China's ZTE launches 'game-changing' Axon smartphone in US to build brand overseas
Chinese technology giant ZTE launched its new flagship Axon smartphone in the US market on Wednesday in a bid to raise its profile there after adopting a more localised approach with American consumers firmly in mind.
The 5.5-inch Axon was designed in the US based on surveys of, and feedback from, local consumers to reflect their needs and wants, the company said.
It will retail at the unlocked, pre-tax price of US$499.98, with preorders due to start shipping on July 27, the company said. In Chinese culture, eight is considered an auspicious number.
This marks a departure from the phones ZTE typically offers in the US, which are usually low-cost, low-end models made by various carriers.
The Axon features metal finishes, a quad-HD, 2560 x 1440 pixel display, and comes in blue, gold, and silver colour options. It is equipped with a dual rear camera that allows for refocusing after a picture is taken, as well as what ZTE is calling "hi-fi audio."
Despite ranking as the fourth largest smartphone manufacturer in the US, and the second largest in the American market for handsets sold without a contract, ZTE USA has struggled with its brand awareness prior to the launch of the Axon.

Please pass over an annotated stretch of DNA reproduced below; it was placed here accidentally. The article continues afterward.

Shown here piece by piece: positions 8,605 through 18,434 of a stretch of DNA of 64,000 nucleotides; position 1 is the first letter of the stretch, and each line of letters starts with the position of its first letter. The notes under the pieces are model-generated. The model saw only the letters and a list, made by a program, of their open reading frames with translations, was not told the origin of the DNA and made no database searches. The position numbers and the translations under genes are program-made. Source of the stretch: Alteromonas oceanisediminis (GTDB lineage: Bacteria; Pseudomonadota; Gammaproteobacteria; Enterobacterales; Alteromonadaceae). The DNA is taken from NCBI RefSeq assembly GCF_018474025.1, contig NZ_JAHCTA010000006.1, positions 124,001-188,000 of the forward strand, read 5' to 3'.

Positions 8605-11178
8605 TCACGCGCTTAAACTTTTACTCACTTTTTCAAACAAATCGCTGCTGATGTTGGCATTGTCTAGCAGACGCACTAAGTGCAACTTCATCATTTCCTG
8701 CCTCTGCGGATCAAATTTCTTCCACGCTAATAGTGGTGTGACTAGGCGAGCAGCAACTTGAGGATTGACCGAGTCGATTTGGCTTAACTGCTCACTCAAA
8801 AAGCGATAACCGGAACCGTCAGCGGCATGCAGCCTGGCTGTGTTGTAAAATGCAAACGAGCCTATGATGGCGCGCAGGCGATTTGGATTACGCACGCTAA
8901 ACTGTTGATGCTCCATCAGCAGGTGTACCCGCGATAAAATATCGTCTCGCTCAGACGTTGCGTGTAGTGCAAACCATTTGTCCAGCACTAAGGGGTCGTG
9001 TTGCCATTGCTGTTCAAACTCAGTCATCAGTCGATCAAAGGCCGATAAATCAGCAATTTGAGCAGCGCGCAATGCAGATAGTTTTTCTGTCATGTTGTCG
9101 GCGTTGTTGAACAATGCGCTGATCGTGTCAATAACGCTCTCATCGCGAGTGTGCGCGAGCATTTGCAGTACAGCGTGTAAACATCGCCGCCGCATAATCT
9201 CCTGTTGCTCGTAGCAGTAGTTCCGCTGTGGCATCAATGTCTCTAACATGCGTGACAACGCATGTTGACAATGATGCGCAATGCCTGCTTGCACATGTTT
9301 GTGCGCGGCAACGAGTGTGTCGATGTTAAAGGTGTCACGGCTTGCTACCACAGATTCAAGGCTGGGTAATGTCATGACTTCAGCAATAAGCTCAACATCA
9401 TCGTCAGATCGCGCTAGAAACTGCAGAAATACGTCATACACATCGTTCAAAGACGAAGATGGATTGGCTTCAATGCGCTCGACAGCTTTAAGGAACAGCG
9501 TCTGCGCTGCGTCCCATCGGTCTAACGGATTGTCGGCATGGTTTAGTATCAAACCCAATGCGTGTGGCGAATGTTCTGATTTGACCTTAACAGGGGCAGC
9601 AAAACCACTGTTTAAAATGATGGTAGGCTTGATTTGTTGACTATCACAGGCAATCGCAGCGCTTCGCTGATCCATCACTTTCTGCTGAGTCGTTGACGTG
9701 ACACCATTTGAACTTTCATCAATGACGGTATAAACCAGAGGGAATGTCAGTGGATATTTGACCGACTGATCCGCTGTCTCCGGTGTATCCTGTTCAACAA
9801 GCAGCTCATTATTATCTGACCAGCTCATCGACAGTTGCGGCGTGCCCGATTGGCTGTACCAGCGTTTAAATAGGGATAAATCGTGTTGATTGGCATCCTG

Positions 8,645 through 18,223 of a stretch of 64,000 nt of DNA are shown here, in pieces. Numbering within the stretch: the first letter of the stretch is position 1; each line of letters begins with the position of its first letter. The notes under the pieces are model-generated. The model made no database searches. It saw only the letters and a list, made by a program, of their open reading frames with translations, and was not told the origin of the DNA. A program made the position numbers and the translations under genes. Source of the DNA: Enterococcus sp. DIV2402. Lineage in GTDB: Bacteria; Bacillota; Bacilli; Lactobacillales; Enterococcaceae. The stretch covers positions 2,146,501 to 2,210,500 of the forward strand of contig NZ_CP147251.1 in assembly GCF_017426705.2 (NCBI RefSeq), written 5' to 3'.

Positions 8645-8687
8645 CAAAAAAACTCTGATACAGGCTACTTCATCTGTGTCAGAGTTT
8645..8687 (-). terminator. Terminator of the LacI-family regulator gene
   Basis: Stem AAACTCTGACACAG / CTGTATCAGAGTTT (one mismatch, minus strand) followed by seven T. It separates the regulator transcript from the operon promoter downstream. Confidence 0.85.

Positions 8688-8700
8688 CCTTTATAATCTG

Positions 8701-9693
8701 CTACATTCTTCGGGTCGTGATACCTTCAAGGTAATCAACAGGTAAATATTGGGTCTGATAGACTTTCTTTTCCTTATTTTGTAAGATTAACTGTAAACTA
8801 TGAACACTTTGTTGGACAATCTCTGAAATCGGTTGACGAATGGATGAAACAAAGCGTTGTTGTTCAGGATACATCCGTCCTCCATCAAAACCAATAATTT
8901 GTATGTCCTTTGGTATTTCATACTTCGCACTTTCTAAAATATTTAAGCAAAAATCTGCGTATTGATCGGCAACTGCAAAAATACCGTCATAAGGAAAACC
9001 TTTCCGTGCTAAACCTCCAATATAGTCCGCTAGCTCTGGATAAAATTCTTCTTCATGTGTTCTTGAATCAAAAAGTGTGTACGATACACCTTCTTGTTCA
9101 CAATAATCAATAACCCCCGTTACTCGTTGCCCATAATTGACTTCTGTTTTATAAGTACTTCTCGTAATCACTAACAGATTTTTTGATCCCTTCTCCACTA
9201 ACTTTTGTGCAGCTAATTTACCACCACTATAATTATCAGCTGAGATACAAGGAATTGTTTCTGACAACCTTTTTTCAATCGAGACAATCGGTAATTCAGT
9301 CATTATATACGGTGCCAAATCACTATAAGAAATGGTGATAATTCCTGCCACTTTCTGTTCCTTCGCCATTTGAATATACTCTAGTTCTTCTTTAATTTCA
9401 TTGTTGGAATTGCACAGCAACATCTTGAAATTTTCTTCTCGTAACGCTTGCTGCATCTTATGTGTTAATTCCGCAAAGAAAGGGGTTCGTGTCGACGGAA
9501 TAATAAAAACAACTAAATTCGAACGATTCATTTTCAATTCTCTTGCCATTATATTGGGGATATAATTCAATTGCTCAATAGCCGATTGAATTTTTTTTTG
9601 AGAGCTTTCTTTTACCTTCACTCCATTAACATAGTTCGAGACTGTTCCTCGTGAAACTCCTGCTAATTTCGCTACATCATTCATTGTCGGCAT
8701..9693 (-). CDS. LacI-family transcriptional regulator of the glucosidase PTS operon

It hopes to change that with its latest offering, which appears to have been developed by former Blackberry staffers. ZTE has said the model could change the landscape of the global smartphone business.
Early last year, the company hired dozens of former BlackBerry designers and engineers in North America, according to sources close the company.
They helped to set up a team that evolved into ZTE’s first North America-based R&D centre late last year focusing on new mobile devices.
The model is powered by a Qualcomm Snapdragon 810 processor with 4GB of RAM and has a 3,000mAh battery. It works on both AT&T and T-Mobile's LTE networks and runs Android 5.1.1 Lollipop.
Amid a backlash against memory-gobbling pre-installed apps, ZTE said the Axon would not be preloaded with any unnecessary software.
In May, the company made a splash by announcing the arrival of its so-called "bezel-less" Nubia Z9 high-end smartphone.
It then opted to spin off Nubia into an independent subsidiary last month to help grow its brand awareness globally.
As China's smartphone makers gain experience and confidence, they are increasingly exploring foreign markets.
Telecoms giant Huawei and Xiaomi are now looking into opportunities in Southeast Asia, India, Turkey and Mexico.
Xiaomi, China's top-selling homegrown smartphone brand, recently started making and selling smartphones in Brazil in what it called step one of its Latin American expansion plan.
Earlier in April, it launched its Mi 4i smartphone in India for US$205 to tap the lower-end market.
In the same month, Huawei announced that it would launch two new smartphones in over 30 countries as it bids to tap the higher end of the market.